Indiana’s Bill Wilson drove to Nashville and knocked on producer Bob Johnston’s kitchen door in 1973. Johnston had recently produced albums by Johnny Cash, Bob Dylan and Leonard Cohen. Bob let him in to play a few songs, liked it, and rounded up his crew that played on Dylan’s “Blonde on Blonde”. They recorded ‘Ever Changing Minstrel’ that night, and it was released on Columbia Records in 1973. The album is now reissued with rare photographs, notes by reissue producer and Tompkins Square label owner Josh Rosenthal, and remastered from the original tapes.
Archive for September, 2012
Tompkins Square label is proud to release six albums compiled by musicologist Ian Nagoski for his Canary label. These titles have appeared as limited edition pressings, and are out of print. However, the albums can now be purchased around the world via the digital service of your choice; Spotify, Amazon, iTunes, Boomkat, Other Music and many others.
v/a – Brass Pins & Pearls: International 78s
A collection of radiant music from around the world compiled from 78rpm discs from the first half of the 20th century. Originally released at two LPs (A String of Pearls in late 2009 and Brass Pins & Match Heads in early 2011), each LP reacted directly to the early deaths of musician-friends of compiler Ian Nagoski and asked, “What is the value of the life of one musician?” The complexly interwoven performances are visceral and lifelike outpourings of strong emotions and outrageous feats of virtuosity. Musicians, famous and unknown alike from staggeringly varied backgrounds, together give the impression of the goodness, wonder and mystery of music itself. These 25 tracks span nearly as many cultures and languages but flow seamlessly as one human voice.
Marika Papagika – The Further the Flame, the Worse it Burns Me: Greek Folk Music in New York City, 1919-28
The Greek singer Marika Papagika was one of the best-selling immigrant performers in the US of the 1920s. Her records were often deeply emotive, full of dignity and grace, ambition, heart-rending sorrow and resignation, and nostalgic patriotism for the world she left behind. This album of eleven songs (drawn from the 250 performances s he left behind from her career in America) from deep in 19th century Greek folklore and pan-Ottoman Eastern Mediterranean experience showcase her extraordinary voice, accompanied by some of the best musicians of the New York Greek scene.
Khansahib Ustad Abdul Karim Khan – 1934-1935
Even now, 75 years since his death in 1937, Abdul Karim Khan remains the most revered and admired Hindustani singer of the early 20th century. His influence and legacy continue to pervade Indian music. His voice, elastic, mercurial, and almost impossibly sweet, and his unique style, broadly nationalist the time of the rise of the Independence movement and popularly alluring while still expanding on the refinement and technique of the centuries-old court music from which he had come, was best-preserved at recording session in Bombay in the mid-30s, from which these ten exquisite performances were drawn.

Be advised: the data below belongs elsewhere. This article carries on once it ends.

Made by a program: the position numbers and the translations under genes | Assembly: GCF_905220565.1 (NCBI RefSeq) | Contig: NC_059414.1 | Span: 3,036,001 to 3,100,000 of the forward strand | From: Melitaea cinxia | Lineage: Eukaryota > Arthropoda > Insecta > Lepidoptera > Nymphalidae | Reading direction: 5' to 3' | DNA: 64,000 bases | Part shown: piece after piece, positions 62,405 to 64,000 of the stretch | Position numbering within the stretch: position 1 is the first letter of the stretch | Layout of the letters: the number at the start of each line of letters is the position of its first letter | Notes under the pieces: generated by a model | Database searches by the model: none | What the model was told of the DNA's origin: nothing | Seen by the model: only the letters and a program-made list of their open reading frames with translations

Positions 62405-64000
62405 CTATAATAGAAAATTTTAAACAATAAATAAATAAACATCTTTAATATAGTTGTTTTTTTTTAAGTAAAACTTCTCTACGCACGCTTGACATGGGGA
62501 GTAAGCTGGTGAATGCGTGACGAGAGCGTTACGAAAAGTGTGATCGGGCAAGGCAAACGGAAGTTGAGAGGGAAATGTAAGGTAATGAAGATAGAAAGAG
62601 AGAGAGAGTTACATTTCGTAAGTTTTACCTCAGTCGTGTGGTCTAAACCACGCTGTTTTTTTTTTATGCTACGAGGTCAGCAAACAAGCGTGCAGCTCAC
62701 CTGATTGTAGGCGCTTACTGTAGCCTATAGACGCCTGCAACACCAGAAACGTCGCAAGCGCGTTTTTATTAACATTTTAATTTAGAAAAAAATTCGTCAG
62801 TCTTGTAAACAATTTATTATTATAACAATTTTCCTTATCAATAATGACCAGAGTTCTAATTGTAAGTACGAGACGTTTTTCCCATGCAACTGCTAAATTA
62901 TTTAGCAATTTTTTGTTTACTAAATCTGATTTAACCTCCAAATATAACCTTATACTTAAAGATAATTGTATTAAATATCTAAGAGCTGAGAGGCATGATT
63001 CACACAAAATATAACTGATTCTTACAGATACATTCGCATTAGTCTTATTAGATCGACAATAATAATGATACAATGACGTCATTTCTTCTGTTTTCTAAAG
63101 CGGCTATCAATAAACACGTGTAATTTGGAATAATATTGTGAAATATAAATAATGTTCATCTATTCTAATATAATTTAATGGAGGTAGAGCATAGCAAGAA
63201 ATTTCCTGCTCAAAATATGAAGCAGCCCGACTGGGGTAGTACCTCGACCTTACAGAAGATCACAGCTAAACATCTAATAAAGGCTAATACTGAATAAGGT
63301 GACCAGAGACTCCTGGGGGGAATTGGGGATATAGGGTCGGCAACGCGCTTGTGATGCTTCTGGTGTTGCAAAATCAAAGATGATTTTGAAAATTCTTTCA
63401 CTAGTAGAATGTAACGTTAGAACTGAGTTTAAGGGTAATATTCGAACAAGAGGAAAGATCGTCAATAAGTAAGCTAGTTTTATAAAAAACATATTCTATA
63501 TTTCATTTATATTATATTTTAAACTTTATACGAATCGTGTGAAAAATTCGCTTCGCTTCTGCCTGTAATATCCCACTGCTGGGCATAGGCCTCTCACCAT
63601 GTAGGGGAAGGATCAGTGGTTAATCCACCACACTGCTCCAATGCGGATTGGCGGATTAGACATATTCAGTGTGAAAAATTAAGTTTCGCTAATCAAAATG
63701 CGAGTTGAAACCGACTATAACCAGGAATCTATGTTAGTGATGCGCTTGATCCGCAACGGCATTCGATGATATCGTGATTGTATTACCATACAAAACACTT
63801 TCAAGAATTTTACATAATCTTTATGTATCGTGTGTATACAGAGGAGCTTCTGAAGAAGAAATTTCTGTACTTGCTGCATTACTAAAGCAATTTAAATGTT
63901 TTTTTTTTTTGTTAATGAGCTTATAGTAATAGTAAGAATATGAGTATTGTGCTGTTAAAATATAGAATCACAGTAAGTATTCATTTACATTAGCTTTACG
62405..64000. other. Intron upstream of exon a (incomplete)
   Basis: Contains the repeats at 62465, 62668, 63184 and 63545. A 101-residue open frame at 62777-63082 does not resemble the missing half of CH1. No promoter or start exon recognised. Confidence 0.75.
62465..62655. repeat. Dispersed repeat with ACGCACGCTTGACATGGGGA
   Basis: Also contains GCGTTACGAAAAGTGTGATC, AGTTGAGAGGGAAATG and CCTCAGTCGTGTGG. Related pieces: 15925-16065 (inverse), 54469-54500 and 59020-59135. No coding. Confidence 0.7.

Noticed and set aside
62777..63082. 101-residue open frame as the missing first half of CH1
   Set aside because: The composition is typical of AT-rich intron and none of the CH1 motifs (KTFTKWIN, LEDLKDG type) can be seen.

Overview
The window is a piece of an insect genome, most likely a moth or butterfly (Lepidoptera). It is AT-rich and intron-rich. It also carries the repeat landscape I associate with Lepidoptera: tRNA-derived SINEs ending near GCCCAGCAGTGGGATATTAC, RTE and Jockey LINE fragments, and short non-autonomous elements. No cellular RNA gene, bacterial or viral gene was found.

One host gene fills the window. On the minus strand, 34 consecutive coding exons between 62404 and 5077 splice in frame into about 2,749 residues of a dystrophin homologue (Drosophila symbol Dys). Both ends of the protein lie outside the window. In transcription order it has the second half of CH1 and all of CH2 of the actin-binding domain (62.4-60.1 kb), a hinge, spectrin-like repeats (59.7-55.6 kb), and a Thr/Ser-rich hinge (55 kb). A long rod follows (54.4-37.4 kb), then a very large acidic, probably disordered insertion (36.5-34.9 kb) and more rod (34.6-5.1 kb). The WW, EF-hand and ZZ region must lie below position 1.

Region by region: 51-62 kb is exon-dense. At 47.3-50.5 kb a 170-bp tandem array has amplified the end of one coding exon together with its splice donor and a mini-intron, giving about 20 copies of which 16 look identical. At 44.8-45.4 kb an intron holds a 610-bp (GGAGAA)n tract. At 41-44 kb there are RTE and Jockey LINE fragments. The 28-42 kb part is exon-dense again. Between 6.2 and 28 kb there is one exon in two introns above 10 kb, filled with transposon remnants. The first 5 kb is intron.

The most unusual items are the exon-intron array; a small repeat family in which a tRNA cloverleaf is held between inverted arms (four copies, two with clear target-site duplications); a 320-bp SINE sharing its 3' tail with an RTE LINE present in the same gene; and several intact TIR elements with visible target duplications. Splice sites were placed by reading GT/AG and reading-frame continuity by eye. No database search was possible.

v/a – What Remains of Eden: Anatolian & Levantine Musics, 1928-1952
Coincident with the birth of the modern Middle East in the 1920s-50s was a flurry of recording activity in Cairo, Istanbul, and among the diaspora of the Eastern Mediterranean in the United States. These 15 tracks originate from Istanbul through the heart of Anatolia to Syria, Lebanon, and Egypt, spanning the classical to the folk, from cafes to courts, from the joyous to the plaintive, and many distinct ethnicities (Arab, Armenian, Assyrian, Greek, Kurdish, Maronite, Roma, and Turkish), celebrities and unknowns alike, each with a unique, palpable focus and intensity, each with a powerful story to tell.
v/a – Bed of Pain: Rembetika 1931-1955
The deep, dark hybrid music born in the urban slums of Greece, rembetika is often referred to as “the Greek blues,” for its heroic, blunt truth-telling in the face of suffering. This collection of heavy songs from the style’s “golden era” in the years surrounding WWII includes many of the “heavy-hitters,” great and revered singers and composers, but also includes many obscure artists, including several from the influential American diaspora. For fans of the style, if offers brilliant lesser-known pieces and for the uninitiated, it cuts to the heart of rembetika’s no-bullshit swagger, grief, and fierce beauty.
v/a – To What Strange Place : The Music Of The Ottoman-American Diaspora, 1916-1929
Before the Golden Age of Americana on Record, immigrants from the dissolving Ottoman Empire were singing their joys and sorrows to disc in New York City. The virtuosic musicians from Anatolia, the Eastern Mediterranean, and the Levant living in the U.S. who recorded between WWI and the Depression are presented here across two discs, along with a third disc of masterpieces they imported as memories on shellac-and-stone. The intermingled lives and musics of Christians, Jews, and Muslims represent Middle Eastern culture as it existed within the U.S. a century ago. A fascinating, new view of American Folk Music. Compiled by IAN NAGOSKI. Designed by Susan Archie.